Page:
Daily Business Report-Oct. 24, 2013
The new Naval Hospital at Camp Pendleton is expected to start receiving patients in mid-December.
New $456 Million Navy Hospital at Camp Pendleton
Completed Six Months Ahead of Schedule
Marine Corps Base Camp Pendleton is home to a new, $456 million Naval Hospital that will serve around 70,000 active-duty and veteran members of the military and their families on a 70-acre site near the south entrance to the base.
Completion of the 1 million-square-foot campus came six months ahead of schedule and more than $100 million under the original government budget of more than $570 million, according to Carlos Gonzalez, project director for the joint venture team of Clark Construction Group and McCarthy Building Cos. Inc., the builders.
The new hospital is replacing an older facility built in 1974 near Lake O’Neil that no longer complies with seismic and other standards for hospitals. It will be used for administrative and storage. Its patients will be transferred to the new hospital in mid-December and a ribbon-cutting ceremony has been scheduled for Jan. 31. The original timeline for the hospital seeing its first patients was June 2014.
“The replacement hospital is a facility ‘catch-up’ for the progress of modern medicine, since the last facility was built in the early 1970s,” said Capt. Mark A. Kobelja, commanding officer of Naval Hospital Marine Corps Base Camp Pendleton.
The hospital will provide emergency, primary, intensive and specialty care, and have 96 outpatient procedure rooms, 205 exam rooms, ancillary departments, support spaces and 54 patient rooms accommodating up to 60 beds for non-ambulatory patients who require stays in excess of 24 hours. Reflecting the mostly young military population it serves, the hospital will also have eight labor and delivery rooms, together with 16 post-partum suites. Outpatient care alone is expected to reach around 2,000 visits per day. It will be staffed with about 1,100 physicians, nurses and support personnel. Sustainable design features include green roofs, healing gardens, and an atrium open to the sky.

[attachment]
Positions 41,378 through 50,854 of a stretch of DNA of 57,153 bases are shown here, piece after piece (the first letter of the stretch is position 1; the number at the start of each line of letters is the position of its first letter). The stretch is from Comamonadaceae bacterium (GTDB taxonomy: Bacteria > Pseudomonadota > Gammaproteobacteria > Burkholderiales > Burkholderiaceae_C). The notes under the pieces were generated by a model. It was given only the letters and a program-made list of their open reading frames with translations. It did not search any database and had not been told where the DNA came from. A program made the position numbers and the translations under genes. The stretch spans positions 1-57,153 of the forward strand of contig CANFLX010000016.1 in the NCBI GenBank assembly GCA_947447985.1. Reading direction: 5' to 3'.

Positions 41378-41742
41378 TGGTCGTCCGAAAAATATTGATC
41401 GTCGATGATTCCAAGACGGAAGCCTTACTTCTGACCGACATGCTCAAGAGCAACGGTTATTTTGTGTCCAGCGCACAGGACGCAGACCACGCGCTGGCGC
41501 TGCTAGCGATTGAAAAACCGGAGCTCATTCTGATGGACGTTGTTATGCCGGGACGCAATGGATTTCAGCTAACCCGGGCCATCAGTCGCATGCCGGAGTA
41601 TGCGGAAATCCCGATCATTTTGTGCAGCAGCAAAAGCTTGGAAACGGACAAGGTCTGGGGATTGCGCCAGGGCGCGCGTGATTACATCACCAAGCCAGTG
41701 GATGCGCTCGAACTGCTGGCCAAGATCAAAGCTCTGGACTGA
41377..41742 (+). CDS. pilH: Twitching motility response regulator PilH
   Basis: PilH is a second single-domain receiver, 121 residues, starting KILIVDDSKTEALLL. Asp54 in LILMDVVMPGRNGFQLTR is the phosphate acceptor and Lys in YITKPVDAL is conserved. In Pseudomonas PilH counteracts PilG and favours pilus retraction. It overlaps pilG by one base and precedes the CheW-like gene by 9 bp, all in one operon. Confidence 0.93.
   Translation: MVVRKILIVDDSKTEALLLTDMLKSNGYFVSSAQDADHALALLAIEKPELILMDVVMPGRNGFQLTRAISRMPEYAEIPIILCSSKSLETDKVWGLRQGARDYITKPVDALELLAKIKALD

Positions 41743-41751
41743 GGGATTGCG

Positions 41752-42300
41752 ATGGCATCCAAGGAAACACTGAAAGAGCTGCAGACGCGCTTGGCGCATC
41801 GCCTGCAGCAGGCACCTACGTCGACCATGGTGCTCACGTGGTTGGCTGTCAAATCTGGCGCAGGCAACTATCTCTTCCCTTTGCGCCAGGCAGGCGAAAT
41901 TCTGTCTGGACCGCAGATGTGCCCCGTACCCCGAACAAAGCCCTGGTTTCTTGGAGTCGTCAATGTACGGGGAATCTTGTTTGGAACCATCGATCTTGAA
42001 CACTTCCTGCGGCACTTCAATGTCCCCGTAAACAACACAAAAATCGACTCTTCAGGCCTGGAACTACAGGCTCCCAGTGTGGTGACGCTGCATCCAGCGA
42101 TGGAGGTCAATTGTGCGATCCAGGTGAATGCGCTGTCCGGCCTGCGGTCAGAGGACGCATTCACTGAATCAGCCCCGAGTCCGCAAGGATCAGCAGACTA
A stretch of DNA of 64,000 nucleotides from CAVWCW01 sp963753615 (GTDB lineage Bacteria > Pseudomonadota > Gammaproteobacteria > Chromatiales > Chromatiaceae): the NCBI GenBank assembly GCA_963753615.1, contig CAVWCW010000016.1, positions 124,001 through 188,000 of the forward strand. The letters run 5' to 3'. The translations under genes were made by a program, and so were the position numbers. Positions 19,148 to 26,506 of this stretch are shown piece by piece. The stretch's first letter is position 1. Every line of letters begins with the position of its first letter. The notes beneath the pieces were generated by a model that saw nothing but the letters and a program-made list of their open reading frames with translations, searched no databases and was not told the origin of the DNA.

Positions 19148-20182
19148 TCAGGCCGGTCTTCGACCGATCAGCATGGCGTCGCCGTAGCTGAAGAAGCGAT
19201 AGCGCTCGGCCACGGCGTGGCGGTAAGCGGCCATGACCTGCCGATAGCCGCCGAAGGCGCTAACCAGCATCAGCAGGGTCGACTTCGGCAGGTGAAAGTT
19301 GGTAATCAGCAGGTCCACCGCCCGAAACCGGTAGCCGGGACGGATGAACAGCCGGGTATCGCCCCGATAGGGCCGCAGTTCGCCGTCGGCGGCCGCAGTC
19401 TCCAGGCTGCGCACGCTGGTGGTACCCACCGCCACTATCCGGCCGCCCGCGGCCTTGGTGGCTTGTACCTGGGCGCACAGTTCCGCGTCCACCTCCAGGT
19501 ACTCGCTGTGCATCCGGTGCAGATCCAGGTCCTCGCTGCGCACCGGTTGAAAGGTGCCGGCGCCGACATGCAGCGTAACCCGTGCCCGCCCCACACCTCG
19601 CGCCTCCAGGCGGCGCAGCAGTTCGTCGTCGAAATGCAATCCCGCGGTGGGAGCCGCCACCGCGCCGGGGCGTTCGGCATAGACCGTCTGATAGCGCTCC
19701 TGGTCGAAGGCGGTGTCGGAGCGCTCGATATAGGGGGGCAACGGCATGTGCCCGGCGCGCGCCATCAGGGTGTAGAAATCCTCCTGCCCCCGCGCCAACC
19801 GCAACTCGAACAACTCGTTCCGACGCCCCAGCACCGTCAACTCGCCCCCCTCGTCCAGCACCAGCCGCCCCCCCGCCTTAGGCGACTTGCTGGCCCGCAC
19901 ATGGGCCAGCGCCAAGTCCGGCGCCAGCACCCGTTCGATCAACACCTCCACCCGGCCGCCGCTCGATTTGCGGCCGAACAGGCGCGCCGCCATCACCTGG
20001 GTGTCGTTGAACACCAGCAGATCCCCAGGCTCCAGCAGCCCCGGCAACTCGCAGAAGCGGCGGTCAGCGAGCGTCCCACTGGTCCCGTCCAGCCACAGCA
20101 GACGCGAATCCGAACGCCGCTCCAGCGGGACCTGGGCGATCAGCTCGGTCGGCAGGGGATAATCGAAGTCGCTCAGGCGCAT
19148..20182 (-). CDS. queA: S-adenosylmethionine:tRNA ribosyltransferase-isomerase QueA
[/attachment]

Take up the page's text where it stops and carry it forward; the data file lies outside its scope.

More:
The joint venture team also built a central utilities plant with 3,100 tons of cooling and redundant utility systems to allow the hospital to remain independently and fully functional for three days in the event of a power outage. A 1,500-space parking structure also was built and a 1,000-space surface parking area doubles the parking capacity of the existing hospital.
HKS Architects Inc. of Los Angeles was the project architect-of-record, while HDR Architecture Inc. of San Diego, served as the architectural designer for the new hospital. Young+Co. Inc. of San Diego, HDR Architects and HKS Architects collaborated on the interior design.
San Diego Housing Among Nation’s Least Affordable
San Diego’s housing got less affordable during the past year. A survey by a banking information website pegs the city as having the second “least” affordable housing market in the country, KPBS reports.